ASU celebrates groundbreaking of new Downtown Phoenix dorm

The multiuse space will open in Fall 2021 and house current and future students

ASU broke ground on the Downtown Phoenix Residence Hall and Entrepreneurship Center Monday in the second groundbreaking of a building for the Herberger Institute this year. 

The building, located at First Avenue and Fillmore Street, will be the second residence hall at the Downtown Phoenix campus, in addition to Taylor Place, which opened in 2008.

The groundbreaking occurred in front of the building site where construction began in January. 

The Center will house more than 500 students from across the existing downtown majors as well as students from Herberger’s fashion and popular music programs, which will move to the Downtown Phoenix campus in the Fall 2021 semester when the dorm opens. 

Lease rates for the apartment-style units will be comparable to Taylor Place, according to a press release from ASU, and graduate and sophomore and above undergraduate students will be able to reside in the building.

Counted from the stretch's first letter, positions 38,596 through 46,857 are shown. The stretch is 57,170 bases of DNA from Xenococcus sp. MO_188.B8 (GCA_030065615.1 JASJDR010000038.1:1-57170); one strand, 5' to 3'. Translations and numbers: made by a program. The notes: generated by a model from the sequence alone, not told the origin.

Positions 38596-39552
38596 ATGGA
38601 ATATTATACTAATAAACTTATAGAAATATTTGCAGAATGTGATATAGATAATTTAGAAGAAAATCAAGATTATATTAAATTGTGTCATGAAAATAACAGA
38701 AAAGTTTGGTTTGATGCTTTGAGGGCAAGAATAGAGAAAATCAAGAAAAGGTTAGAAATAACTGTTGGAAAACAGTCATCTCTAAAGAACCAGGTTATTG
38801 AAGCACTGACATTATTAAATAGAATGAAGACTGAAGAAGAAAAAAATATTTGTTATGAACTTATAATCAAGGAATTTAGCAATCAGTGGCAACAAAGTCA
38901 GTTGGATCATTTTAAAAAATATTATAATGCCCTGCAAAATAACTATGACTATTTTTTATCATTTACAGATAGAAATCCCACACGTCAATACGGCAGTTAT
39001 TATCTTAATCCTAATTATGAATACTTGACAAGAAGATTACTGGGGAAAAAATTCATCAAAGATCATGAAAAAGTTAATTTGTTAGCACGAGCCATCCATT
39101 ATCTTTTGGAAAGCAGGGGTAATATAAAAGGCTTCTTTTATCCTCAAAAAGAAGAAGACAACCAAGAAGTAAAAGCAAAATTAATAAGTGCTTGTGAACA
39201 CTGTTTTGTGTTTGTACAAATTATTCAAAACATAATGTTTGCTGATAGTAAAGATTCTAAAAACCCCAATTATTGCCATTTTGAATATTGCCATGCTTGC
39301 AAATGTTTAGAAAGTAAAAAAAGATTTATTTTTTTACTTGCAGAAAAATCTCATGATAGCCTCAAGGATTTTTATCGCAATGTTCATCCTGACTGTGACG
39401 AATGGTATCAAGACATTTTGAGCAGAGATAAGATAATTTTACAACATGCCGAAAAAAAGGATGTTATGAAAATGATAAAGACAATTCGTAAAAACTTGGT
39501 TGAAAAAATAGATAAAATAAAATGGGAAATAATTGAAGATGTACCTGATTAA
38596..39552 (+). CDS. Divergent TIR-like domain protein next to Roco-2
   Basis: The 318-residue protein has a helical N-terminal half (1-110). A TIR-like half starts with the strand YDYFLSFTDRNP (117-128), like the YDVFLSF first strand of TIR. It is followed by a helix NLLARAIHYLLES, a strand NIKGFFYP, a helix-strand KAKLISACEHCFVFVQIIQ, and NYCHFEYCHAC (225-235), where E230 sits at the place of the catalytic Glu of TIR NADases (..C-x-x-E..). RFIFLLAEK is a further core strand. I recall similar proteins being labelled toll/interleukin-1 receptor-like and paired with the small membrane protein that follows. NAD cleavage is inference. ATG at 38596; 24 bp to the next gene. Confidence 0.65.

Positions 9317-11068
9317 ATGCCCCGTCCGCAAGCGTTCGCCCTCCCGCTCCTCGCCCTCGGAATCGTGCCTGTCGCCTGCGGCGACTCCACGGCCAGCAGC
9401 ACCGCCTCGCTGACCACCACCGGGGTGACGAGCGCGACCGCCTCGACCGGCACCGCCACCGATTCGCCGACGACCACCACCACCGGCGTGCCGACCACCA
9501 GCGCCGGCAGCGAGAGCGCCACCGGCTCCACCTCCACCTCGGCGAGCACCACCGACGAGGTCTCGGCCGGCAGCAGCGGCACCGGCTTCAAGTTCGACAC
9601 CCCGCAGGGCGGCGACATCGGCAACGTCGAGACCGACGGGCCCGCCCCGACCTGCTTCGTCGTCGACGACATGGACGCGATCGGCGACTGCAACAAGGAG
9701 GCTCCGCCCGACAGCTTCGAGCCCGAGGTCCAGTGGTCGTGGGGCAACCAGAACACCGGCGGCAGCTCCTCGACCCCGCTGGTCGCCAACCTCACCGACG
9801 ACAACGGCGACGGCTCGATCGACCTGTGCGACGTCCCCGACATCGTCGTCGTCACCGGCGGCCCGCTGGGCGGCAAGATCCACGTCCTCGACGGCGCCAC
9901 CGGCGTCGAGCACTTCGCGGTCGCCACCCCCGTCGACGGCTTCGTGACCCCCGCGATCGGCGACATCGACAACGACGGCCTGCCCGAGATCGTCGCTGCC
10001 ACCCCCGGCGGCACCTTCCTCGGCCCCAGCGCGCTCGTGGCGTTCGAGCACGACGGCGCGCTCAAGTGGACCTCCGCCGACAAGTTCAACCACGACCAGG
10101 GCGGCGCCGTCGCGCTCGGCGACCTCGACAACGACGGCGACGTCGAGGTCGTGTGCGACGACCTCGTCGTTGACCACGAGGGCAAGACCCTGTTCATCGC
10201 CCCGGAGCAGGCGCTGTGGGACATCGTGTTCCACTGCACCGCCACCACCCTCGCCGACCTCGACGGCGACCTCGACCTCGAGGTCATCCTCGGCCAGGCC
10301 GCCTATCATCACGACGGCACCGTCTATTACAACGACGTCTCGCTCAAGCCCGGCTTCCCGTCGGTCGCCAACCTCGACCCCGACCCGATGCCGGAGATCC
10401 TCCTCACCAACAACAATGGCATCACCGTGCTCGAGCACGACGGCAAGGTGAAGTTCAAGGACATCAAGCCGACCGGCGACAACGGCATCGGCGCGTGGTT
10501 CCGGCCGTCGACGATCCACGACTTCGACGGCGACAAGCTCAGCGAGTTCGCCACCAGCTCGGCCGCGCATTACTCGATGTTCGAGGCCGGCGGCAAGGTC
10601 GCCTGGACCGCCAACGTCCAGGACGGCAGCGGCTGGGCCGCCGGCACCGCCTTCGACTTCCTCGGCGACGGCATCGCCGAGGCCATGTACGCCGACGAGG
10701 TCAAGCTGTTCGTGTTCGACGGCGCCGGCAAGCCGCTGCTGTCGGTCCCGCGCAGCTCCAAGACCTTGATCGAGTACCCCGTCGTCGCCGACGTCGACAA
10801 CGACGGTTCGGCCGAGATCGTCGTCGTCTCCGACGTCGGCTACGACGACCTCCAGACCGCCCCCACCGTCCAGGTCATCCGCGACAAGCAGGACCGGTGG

READ MORE: New multiuse dorm building set to open on Downtown Phoenix campus

Speakers included:

  • ASU President Michael Crow.
  • Phoenix Mayor Kate Gallego.
  • Herberger Dean Steven Tepper.
  • Associate Vice President of Entrepreneurship + Innovation Ji Mi Choi.
  • Deputy Vice President of student services Joanne Vogel.
  • Undergraduate Student Government Downtown Vice President of Policy Kylie Cochrane.
  • Capstone Development Partners Executive Vice President William Davis.

The building's first three floors will consist of design and fashion studios, fabrication labs, music practice and ensemble rooms, recording studios and more, according to the press release, and the Entrepreneurship + Innovation unit will play a role in managing the activity at the Center. 

The speakers focused on the impact the new living space would have on the art scene of downtown Phoenix. ASU officials hope the building will allow students to interact with the area to make professional connections in the art industry. 

Benjamin Cortez, a junior studying jazz piano performance, played songs from his album “In Your Hands” before and after the speechmaking portion of the event. 

President Crow discussed ASU’s 14-year history in downtown Phoenix, praising the extent to which the University has become embedded in multiple communities through its expansion beyond the Tempe campus.

“I would guess that we're somewhere between 2% and 4% done with what will ultimately be the evolved downtown campus of Arizona State University embedded here in Central Phoenix,” Crow said. “What I mean is that we're just getting started.”

Gallego said she is excited to see Herberger bring greater design and art to Phoenix. 

“The skyline of Phoenix is getting smarter today,” she said.


Reach the reporter at gforslun@asu.edu and on Twitter @GretaForslund.

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